Anyway I’ve been making this pickle for a few months now, based on Korean kimchi and inspired and aided by fermentation revivalist Sandor Ellix Katz’s The Art of Fermentation, and the recipes by Garden Betty in California and Holly in Argentina, which I came upon on their blogs.

I’ve introduced my version of ‘kimchi slaw’ to people in the Raw Food Demos I’ve been giving at Giddens and Thompsons local greengrocers in Bungay, and talking about it to everyone else! Fermentation is something that really seems to excite people. It’s certainly got me going lately.

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The recipe here is my version as it stands now. It appears everyone does it differently. And the ‘kimchi’ never comes out the same twice. It must be the influence of all those shapeshifting microorganisms!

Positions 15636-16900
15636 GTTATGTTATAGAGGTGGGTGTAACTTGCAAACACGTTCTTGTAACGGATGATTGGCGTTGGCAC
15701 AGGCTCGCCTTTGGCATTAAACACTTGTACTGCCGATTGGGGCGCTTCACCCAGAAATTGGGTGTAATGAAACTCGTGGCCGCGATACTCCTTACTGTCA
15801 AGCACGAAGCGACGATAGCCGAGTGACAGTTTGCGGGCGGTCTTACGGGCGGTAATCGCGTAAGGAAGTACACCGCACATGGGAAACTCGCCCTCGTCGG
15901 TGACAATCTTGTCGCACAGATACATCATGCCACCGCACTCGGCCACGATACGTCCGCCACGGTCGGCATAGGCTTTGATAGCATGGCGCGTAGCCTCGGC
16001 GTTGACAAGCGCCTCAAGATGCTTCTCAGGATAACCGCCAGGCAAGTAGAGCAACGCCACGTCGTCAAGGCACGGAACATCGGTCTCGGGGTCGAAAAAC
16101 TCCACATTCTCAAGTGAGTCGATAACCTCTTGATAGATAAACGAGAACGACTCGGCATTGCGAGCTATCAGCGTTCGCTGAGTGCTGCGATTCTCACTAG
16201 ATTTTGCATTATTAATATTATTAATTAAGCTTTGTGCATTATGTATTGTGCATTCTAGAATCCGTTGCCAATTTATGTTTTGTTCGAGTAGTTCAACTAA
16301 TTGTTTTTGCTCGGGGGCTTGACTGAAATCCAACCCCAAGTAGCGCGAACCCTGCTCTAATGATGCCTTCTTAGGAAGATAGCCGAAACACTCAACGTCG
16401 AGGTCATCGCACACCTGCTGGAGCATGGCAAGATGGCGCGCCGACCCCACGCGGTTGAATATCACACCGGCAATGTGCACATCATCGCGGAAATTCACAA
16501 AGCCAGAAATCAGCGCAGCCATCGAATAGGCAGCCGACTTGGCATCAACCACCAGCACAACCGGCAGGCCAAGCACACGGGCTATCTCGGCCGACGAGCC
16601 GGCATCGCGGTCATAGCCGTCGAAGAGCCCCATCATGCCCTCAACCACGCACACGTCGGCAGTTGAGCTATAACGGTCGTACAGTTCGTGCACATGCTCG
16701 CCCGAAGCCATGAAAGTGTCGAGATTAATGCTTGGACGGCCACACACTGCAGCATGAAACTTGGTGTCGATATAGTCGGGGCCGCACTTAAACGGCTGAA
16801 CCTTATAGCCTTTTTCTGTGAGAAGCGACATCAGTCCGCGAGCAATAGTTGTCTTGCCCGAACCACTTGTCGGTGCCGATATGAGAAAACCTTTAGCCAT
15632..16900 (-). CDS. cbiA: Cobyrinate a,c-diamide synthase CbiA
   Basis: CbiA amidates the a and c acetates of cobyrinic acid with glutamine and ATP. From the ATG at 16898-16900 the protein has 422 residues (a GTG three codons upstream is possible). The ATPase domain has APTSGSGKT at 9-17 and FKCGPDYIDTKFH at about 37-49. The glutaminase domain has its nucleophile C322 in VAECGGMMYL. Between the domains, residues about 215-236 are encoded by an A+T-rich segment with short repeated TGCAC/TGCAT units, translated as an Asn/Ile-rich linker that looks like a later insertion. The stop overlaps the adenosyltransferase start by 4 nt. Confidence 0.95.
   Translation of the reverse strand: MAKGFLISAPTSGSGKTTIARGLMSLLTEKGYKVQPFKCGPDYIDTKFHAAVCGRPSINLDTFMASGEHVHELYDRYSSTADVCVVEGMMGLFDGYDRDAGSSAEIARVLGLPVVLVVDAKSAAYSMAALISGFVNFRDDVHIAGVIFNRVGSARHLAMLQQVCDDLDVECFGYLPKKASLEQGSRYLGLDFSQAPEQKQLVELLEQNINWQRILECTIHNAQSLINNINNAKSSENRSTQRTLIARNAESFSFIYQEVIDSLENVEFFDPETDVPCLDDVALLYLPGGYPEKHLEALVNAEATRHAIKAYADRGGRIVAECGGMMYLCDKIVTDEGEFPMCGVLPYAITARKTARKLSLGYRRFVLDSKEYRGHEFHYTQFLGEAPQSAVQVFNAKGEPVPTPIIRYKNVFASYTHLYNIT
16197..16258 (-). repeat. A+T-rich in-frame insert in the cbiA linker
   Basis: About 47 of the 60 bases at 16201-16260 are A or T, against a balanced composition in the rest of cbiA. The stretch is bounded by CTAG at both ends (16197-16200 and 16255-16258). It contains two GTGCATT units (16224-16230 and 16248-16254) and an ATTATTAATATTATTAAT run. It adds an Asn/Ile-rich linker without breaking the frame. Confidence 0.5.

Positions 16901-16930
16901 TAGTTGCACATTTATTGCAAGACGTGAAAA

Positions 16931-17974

A Red Cabbage Kimchi ‘Slaw

INGREDIENTS (Organic, local and home grown vegetables are always my first choice)

1 small red cabbage or ½ large one
1 large carrot
Japanese or daikon radish (mooli), equivalent size to carrot. Sometimes I leave this out if it’s not available and just use cabbage and carrot as the main vegetables.
handful chives or small bunch spring onions
½ cup sea salt (not table salt)
5 cups filtered water (ratio = 1 part salt to 10 parts water)

1 small or ½ large pear, peeled, seeded, diced
2 garlic cloves, peeled
1 thumb ginger, peeled & cut into small chunks
2 fresh red chillies, deseeded if too hot
1 tablespoon raw organic cane sugar OR 1 table spoon RAW honey
½ – 1 small cup stock: liquid from 5-6 shitake mushrooms soaked in warm water plus 1 level teaspoon kelp powder
dessert spoon korean red pepper flakes/chilli flakes OR level teaspoon smoked paprika powder
Note: for the most recent ferment I omitted the red pepper flakes/paprika, as I used two homegrown Ring of Fire chillis in the sauce – mainly deseeded but with just a few seeds left in. It was just the right heat, definitely pretty hot but without going into overburn!